If you know anything about houseplants, then you know that the Fiddleleaf Fig is tough to maintain. In the wild it absolutely thrives, indigenous to West Africa it is used to dense rainforests. However once domesticated it can be super finicky. Too much sun, not enough sun, too wet, too dry, avoid cold drafts, rotate it frequently, give it fertiliser but not too much.

You can give the plant what you think it needs and wants and it may still refuse to cooperate.

I’ve had mine for many years and followed much googled advice to maintain her and still, the leaves fell off on one side because I inevitably forgot to rotate it or gave it too much or too little of something to support it’s deep needs.

The same can be said to HR’s approach to supporting employee’s health and well-being. We can give the employees what we think they need and want and even so, the leaves may still begin to fall off.

What we can do is aim to take a holistic approach to ensure that we try to create an environment that is supportive and enables people to thrive.

This is what the new ISO45003 Occupational Health and Safety Management: Psychological Health and Safety at Work, aims to do.

In some ways organisations have been striving to give employees what they think they need (mental health first aid) and want (yoga) to support their mental health when in reality what is needed is a strategic and multi-disciplined approach that includes HR, H&S and occupational health to support an emerging mental health crisis.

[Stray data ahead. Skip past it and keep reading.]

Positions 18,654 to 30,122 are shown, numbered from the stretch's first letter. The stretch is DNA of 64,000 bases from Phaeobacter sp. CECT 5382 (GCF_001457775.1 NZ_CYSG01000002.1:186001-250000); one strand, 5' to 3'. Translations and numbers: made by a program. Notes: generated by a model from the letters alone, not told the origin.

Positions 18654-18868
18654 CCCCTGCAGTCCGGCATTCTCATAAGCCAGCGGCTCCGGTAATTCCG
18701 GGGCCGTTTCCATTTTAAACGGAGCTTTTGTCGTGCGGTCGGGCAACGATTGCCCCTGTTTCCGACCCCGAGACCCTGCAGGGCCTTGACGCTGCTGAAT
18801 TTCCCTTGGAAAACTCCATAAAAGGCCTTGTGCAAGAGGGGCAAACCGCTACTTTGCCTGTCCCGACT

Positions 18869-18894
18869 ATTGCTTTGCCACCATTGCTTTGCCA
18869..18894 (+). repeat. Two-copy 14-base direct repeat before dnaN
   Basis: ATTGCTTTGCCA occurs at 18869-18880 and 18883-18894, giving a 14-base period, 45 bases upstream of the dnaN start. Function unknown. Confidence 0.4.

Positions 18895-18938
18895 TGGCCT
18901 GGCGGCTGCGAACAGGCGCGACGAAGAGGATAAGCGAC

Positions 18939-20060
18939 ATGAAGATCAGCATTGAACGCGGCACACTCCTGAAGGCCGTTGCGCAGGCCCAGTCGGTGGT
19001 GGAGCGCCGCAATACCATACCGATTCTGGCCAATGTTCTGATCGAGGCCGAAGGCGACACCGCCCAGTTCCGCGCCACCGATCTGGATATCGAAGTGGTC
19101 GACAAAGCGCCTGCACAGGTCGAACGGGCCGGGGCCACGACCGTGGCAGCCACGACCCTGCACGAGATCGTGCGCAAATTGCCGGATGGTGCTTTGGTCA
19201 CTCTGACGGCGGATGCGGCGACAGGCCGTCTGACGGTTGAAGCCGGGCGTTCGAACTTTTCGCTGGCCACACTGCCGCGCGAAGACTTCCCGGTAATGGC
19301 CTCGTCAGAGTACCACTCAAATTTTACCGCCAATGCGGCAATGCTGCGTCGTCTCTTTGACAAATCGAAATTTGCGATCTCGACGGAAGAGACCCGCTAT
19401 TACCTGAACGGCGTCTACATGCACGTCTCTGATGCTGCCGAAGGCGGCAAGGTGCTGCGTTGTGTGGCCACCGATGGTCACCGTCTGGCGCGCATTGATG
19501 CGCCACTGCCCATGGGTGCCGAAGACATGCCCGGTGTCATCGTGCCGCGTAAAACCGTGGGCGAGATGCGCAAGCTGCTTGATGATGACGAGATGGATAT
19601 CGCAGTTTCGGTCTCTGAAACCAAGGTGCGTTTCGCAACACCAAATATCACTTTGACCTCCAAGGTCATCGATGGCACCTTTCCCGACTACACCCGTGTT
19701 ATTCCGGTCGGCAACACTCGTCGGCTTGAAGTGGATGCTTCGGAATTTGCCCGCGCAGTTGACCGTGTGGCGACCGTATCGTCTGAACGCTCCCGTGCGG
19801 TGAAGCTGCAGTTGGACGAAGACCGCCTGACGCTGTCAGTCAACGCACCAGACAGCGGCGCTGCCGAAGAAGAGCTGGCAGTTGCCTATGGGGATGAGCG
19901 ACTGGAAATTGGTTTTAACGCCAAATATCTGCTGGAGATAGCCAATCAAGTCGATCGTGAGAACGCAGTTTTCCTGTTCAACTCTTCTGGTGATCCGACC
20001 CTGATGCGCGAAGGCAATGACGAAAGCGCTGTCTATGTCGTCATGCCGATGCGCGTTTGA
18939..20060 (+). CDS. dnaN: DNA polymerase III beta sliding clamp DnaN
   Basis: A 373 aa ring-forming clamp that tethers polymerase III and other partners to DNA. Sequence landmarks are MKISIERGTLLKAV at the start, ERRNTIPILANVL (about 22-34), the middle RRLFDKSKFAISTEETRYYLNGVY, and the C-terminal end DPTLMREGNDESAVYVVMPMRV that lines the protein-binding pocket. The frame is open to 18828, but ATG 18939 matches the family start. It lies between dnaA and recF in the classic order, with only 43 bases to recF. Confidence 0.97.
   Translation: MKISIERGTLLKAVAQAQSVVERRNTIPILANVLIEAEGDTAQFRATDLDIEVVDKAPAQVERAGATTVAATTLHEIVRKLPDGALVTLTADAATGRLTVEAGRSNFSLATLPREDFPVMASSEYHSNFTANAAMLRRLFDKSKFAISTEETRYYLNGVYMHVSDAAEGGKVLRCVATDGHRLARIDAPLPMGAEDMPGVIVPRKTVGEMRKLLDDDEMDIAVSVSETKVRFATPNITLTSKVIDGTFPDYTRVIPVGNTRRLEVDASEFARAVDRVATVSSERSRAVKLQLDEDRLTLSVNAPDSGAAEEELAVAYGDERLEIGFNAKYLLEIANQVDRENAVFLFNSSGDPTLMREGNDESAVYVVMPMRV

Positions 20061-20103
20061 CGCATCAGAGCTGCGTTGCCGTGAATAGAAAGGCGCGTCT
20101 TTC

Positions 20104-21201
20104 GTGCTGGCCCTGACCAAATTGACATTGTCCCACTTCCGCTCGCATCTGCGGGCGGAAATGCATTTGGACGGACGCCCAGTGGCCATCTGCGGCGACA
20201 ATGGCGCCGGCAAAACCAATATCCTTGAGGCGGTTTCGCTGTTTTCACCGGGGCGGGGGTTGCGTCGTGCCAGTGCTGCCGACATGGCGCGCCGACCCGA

An Emerging Mental Health Crisis

It is long known that work related stress is one of the leading causes of stress related illnesses and chronic disease. COVID-19 itself is a stressor that has interfered with elements of everyone’s life, and so is undoubtedly driving a chronic global stressor. It has increased demands on financial well-being, workload, parenting and caring while decreasing access to regular and necessary social support from activities enjoyed with family and friends. It has strained relationships, altered roles, and continues still despite the ease of restrictions, to change our lives. All of which, contribute to increased mental health challenges.

Recent studies have shown a 12% increase in burnout among professionals in the last year alone (TeamBlind). The main reasons being unmanageable workload, job insecurity and the impact of remote working on work life balance.

The Impact of Remote Working

Working from home used to be referred to as a policy that represented flexibility. Laws supporting the “Right to Disconnect” have been adapted in some countries to enhance well-being. But now, being forced to work from home with little to no flexibility or work-life separation this is driving the stress and mental health problem.

Since the pandemic anxiety, depression, overwhelm, isolation and loneliness have all been reported at an all-time high. Parents have found it particularly straining to work, parent and home-school often being seen to log on to work late at night after children have gone to bed.

 

Healthy minds and bodies, strong relationships and supports will all help our abilities to cope and remain hopeful. However, it is difficult to maintain these necessities when working remotely.